Friday, February 22, 2008

Star Wars

Star Wars; science-fiction, USA, 1977; D: George Lucas, S: Mark Hamill, Harrison Ford, Carrie Fisher, Alec Guinness, David Prowse, James Earl Jones (voice), Peter Cushing, Anthony Daniels, Kenny Baker, Peter Mayhew
A long time ago, in a Galaxy far away... Rebels struggle against a Galactic dictatorship. Evil Darth Vader captures princess Leia in her spaceship, but she stored secret information about the Empire's "Death Star" in droid C3PO, who escapes to a nearby desert planet, Tatooine, together with R2D2. There they get bought by Luke Skywalker, who meets Jedi Obi-Wan. When Luke's family gets murdered by the storm troopers, he and Obi-Wan fly off into space in the spaceship of Han Solo and Chewbacca. They get to the giant space station, "Death Star", that threatens to destroy planets of the rebels protesting against the Empire. Obi-Wan gets killed by Wader, but Luke and his friends destroy the "Death Star" and get rewarded by Leia.

"Star Wars", the originator of the famous Sci-Fi saga, became a real phenomenon: it sold over 178,000,000 tickets at the American box office and thus became not only the most commercial movie of the 70s, but also the 2nd highest grossing movie of the 20th century, second only to "Gone With the Wind", whereas it became a favorite film of many fans and was nominated for several prestigeous awards. Obviously, seeing those kind of revolutionary special and visual effects back in cinemas in 1977 was mind-blowing for many viewers, but sympathy does not always necessarily mean competence: if those special effects had been weak, the whole cult would have probably never been created since the story is unusual and stimulative, but mild, the characters stiff and one-dimensional (that's why only Harrison Ford became a star, because his cynical Han Solo who doesn't believe in the "Force" is one of the few really well developed protagonists), especially Chewbacca whose only purpose is to howl and follow the heroes; the dialogues average, while the the golden droid C-3PO and his companion R2D2 seem too much like a Disney comic sidekicks at times. One only has to compare the characters to such alive and vibrant protagonists from various animes or movies from Wilder and Hitchcock to realize how schematic they are.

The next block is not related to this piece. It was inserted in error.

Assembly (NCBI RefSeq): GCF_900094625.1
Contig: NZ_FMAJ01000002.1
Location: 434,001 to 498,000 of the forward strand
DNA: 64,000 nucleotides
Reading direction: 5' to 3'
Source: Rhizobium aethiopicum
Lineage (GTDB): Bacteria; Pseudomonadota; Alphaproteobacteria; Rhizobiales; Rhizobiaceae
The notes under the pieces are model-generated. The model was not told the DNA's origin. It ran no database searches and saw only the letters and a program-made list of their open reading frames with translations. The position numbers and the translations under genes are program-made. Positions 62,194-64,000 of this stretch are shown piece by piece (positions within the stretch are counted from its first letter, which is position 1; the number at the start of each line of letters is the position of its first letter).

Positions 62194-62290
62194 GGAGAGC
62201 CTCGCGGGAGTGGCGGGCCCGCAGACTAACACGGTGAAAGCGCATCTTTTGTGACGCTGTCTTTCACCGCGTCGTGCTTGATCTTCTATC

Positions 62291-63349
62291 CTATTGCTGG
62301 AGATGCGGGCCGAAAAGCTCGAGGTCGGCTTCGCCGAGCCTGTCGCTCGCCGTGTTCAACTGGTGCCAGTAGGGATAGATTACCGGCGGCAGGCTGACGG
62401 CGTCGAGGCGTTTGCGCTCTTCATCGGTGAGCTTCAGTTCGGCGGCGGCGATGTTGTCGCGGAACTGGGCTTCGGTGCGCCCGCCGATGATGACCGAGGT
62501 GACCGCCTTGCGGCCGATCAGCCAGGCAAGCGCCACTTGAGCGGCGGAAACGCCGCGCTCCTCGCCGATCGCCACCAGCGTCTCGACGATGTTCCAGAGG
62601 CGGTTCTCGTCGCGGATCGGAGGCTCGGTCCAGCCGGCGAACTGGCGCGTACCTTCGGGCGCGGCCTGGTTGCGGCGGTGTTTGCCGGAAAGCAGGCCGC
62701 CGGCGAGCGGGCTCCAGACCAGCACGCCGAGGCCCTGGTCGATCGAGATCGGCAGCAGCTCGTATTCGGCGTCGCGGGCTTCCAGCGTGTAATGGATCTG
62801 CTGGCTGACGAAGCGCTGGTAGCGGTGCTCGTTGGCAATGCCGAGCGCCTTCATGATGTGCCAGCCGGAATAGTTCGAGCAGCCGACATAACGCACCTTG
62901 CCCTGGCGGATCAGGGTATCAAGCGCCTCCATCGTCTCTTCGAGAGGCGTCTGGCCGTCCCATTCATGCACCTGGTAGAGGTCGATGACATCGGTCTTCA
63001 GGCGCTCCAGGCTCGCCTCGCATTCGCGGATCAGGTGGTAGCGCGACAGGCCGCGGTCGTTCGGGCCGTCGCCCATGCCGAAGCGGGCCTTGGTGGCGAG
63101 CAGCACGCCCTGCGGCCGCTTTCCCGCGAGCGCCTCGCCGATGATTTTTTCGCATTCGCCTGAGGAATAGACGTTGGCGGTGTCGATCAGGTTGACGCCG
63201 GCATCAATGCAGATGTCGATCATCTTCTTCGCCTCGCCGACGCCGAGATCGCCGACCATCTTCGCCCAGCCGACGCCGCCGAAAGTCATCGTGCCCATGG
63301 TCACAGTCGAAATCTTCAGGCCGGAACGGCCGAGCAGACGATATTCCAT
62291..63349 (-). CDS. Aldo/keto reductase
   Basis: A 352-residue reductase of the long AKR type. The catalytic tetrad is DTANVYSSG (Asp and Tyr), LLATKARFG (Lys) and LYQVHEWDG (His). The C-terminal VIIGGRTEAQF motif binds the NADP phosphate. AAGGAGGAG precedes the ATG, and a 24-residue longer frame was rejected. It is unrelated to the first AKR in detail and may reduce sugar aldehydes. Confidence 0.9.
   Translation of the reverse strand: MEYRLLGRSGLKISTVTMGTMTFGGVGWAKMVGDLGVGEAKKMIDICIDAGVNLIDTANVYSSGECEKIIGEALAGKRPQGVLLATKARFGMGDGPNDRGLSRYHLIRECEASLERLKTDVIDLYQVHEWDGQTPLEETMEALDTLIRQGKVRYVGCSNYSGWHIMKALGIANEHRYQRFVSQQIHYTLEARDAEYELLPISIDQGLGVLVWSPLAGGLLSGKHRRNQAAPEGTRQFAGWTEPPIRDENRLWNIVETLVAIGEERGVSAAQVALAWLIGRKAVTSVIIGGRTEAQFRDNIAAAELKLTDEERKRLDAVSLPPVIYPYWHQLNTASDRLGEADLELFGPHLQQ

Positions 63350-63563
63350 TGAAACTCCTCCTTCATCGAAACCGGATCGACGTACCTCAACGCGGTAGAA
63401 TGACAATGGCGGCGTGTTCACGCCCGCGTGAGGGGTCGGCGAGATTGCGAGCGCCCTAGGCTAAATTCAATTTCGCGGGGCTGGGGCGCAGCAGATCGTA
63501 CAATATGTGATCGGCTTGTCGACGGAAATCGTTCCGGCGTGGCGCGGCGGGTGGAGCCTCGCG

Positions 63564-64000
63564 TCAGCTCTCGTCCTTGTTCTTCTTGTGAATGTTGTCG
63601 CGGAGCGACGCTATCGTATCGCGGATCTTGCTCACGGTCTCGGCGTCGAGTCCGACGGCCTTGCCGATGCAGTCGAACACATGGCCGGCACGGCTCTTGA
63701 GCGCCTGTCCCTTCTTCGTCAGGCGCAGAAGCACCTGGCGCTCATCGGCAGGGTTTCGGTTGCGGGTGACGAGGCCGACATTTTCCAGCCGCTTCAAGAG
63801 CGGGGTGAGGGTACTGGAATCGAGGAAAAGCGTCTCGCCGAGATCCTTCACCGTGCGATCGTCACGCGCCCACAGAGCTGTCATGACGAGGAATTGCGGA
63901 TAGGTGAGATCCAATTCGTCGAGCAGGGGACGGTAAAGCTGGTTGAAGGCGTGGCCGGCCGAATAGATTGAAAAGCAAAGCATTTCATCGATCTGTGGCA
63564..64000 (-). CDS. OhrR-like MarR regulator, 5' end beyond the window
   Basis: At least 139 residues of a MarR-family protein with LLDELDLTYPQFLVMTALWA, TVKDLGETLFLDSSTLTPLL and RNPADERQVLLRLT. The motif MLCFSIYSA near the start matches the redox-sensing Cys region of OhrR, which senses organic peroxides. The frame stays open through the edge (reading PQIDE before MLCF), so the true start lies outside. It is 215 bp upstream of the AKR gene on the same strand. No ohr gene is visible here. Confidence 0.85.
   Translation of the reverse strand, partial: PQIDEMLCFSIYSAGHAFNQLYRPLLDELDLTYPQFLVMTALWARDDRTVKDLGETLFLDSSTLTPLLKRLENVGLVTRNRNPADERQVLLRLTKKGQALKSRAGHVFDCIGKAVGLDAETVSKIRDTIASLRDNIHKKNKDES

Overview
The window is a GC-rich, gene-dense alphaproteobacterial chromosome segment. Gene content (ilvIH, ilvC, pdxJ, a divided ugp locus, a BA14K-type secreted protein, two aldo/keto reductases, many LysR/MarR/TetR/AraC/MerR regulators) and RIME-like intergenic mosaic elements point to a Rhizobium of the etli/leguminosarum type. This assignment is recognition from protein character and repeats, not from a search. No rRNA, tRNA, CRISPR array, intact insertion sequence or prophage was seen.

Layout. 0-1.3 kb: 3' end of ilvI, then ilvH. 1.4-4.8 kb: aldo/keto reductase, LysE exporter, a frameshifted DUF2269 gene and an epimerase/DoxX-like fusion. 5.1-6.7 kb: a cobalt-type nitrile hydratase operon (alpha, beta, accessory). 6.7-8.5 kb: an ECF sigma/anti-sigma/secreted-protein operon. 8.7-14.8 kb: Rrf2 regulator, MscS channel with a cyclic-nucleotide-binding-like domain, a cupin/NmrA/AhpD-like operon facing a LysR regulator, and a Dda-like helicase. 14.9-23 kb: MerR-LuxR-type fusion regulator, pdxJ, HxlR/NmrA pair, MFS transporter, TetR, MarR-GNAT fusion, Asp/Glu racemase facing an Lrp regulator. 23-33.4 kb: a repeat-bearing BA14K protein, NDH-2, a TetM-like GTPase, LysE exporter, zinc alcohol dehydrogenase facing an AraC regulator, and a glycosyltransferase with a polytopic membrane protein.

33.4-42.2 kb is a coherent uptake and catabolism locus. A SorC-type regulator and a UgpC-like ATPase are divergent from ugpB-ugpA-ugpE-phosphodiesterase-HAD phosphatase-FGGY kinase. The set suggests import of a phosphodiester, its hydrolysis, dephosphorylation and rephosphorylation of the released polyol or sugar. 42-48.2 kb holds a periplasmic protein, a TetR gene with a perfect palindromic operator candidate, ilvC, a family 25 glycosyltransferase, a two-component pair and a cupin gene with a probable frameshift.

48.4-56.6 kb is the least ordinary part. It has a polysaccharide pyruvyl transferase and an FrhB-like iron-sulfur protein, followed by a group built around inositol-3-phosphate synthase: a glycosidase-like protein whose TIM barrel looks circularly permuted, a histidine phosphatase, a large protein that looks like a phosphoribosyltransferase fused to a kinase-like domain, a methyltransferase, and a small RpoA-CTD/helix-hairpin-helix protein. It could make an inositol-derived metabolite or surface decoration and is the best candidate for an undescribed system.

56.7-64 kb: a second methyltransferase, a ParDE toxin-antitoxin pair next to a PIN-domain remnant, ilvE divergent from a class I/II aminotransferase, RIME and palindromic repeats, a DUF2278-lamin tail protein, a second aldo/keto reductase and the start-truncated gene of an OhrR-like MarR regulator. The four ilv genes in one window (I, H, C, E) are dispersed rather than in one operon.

Setting the story in its entirety in a mysterious foreign world, George Lucas created a few fascinating scenes, for instance the poetic sunset of the two suns on Tatooine, a space station so gigantic it can destroy planets with its laser or the moment where Luke discovers his home is burning, reminiscent of Ford's "The Searchers". Actually, the first 30 minutes are excellent, with neat little details that stimulate the imagination (the droid passes by a skeleton of a giant reptile on the desert planet), but once the "Death Star" segment starts, the mystical vibe dissolves and the whole story turns into a cartoonish action film. The concept of the "Force" and the Galactic Empire is underused and underdeveloped - ironically, it is much more gripping reading about the Empire on various web sites made 30 years after the film than it is explained in the sole film itself: how many plantes does it cover? How many inhabitants? What kind of a repression is there to drive the rebels against it? - while the dry adventure tone does not hold up the concentration of the viewers to the fullest. Lucas is a good director, but here without enough ingenuity - if "Star Wars" were directed by, lets say, the Coen brothers, Jeunet or Anno, it would have been done with much more spice. The pure example of the classic "Good vs. Evil" concept is here, as are many archetypes of fairy tales, while the music is magical, yet as a whole the film still seems standard and without spirit, because the authors should have taken more care of the story and the characters, instead of special effects which are today found in every big budget film.


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